We had hoped Google would give us a better media player on the Nexus One, but that's not the case. There's nothing bad about the Android player; it's just that not exciting. You get album art, repeat and shuffle modes, and the option to make playlists. You can add music via a USB cable, a memory card, or from the Amazon MP3 Store. Access to a quality video store and an FM radio are still on our wishlist.

Other features include a calculator, a full duplex speakerphone, a compass, a text-to-speech feature, A2DP stereo Bluetooth, Wi-Fi, text and multimedia messaging, and the full slate of Google applications like Google Voice, Google Talk, and Google Maps. Thanks to Android 2.1, the Nexus One also has the Car Home application, which offers local search and real-time, turn-by-turn directions with voice.

We tested the Nexus one in Las Vegas with T-Mobile service. As a quad-band world phone (GSM 850/900/1800/1900), you'll be able to use the Nexus One with any GSM carrier, but its 3G bands (2100/AWS/900) are compatible only with T-Mobile's network in the United States. AT&T customers will be able to use the Nexus One, but their data speeds will top out at EDGE.

Call quality was quite good on the whole. Conversations were clear, the volume was loud, and we heard little static or interference. We even could get service at the Las Vegas Convention Center during the 2010 International CES. With thousands of cell phone-happy people in one place, CES can be a notorious dead zone.

On their end, callers said we sounded good. They could tell we were using a cell phone, but they reported no problems with the volume level or clarity. The phone dialer interface is easy to use, and we like the one-touch access to your contacts and recent calls lists. Also, when you're on a call, you can switch to Bluetooth or the speakerphone with one touch.

Speakerphone calls were satisfactory as well. The sound was tinny and a tad distorted at the higher volumes, but it gets pretty loud. We had no difficulty carrying on conversations in most environments. Friends reported similar conditions on their end, though a few mentioned more background noise. We're still testing Bluetooth headset quality and the Nexus One's capability to make Bluetooth hands-free calls.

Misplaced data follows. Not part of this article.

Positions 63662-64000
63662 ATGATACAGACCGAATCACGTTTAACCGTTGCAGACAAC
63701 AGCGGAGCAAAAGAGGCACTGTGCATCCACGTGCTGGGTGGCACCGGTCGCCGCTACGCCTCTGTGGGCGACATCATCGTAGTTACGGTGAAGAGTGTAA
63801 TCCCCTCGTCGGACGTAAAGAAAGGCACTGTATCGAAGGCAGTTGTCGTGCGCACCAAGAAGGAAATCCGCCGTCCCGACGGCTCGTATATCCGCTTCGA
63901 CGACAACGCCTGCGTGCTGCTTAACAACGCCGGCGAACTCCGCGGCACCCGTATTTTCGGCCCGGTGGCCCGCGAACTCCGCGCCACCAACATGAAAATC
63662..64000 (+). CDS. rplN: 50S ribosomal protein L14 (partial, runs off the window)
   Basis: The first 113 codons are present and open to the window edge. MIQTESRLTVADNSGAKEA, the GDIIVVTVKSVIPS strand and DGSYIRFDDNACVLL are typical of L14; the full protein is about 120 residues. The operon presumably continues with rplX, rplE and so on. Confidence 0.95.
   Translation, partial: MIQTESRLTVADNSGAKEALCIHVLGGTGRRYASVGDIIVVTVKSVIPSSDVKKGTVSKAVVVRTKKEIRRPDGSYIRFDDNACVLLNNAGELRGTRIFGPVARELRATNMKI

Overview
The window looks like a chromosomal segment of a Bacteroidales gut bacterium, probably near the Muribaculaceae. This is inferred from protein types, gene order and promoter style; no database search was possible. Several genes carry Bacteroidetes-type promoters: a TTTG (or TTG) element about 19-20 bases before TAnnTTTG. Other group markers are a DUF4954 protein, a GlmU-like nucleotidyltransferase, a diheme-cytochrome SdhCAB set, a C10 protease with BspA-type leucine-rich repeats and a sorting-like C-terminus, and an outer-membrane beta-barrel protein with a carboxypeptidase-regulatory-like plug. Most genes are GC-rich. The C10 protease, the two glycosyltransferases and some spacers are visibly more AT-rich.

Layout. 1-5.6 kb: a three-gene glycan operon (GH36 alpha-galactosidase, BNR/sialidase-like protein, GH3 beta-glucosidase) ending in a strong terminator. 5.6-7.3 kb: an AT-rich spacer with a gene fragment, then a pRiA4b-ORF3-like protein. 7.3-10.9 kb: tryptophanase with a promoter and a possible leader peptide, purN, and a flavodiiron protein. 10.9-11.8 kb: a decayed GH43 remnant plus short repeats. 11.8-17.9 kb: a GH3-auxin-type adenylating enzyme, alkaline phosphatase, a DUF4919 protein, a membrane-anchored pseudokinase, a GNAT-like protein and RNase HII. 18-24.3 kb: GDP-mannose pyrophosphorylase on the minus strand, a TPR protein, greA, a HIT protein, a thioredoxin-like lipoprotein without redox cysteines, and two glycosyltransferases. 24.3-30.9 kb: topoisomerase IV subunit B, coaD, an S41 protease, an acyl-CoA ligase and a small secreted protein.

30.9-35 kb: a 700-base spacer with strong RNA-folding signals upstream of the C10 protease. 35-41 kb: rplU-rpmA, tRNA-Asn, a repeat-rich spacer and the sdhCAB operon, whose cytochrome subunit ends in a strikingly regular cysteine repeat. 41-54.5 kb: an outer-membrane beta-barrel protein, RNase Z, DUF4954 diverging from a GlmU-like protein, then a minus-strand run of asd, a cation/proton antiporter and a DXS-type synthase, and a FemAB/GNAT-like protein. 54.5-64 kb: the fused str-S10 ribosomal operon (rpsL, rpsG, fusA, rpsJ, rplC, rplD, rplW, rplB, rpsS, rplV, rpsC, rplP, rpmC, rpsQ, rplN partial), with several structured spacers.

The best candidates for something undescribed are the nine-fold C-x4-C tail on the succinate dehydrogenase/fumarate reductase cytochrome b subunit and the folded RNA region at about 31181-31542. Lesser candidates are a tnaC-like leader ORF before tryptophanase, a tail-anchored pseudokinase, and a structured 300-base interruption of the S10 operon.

The 3G speeds resulted in a satisfying browser experience on most fronts. Our only complaint is it lacks the multitouch support of the Droid Eris. To zoom in, you will have to use the magnifying glass icons on the bottom of the display. On the upside, pages loaded quickly, thanks to the strong 3G connection, and the browser offers a full set of features like bookmarks multiple windows, and cut and paste.

The GPS application performs better than on other Android phones, but it still missed us by a block or two. It's not a deal-breaker, unless you're trying to direct someone to you. In those cases, make sure you're giving accurate directions. Music quality is decent over the external speaker, but a headset will offer the best experience.

The Nexus One's greatest triumph is its 1Ghz Snapdragon processor. It made a huge difference that was noticeable as soon as we dove into the phone. Applications loaded in a flash and there was no lag when switching between features. We also didn't encounter the lag we often get when swiping between home screens on the Moto Cliq. It's not an understatement to say that the Nexus One is the fastest Android phone we've seen. We'll have more through testing soon.

Battery life for the Nexus One is as follows: 10 hours of 2G talk time or 7 hours of 4G talk time; 12 days of 2G standby time or 10.4 hours of 3G standby time; 5 hours of Internet use on 3G or 6.5 hours on Wi-Fi; 7 hours of video playback and 20 hours of audio playback. According to FCC radiation tests, the Nexus One has a digital SAR of 0.867 watts per kilogram.

(from: team)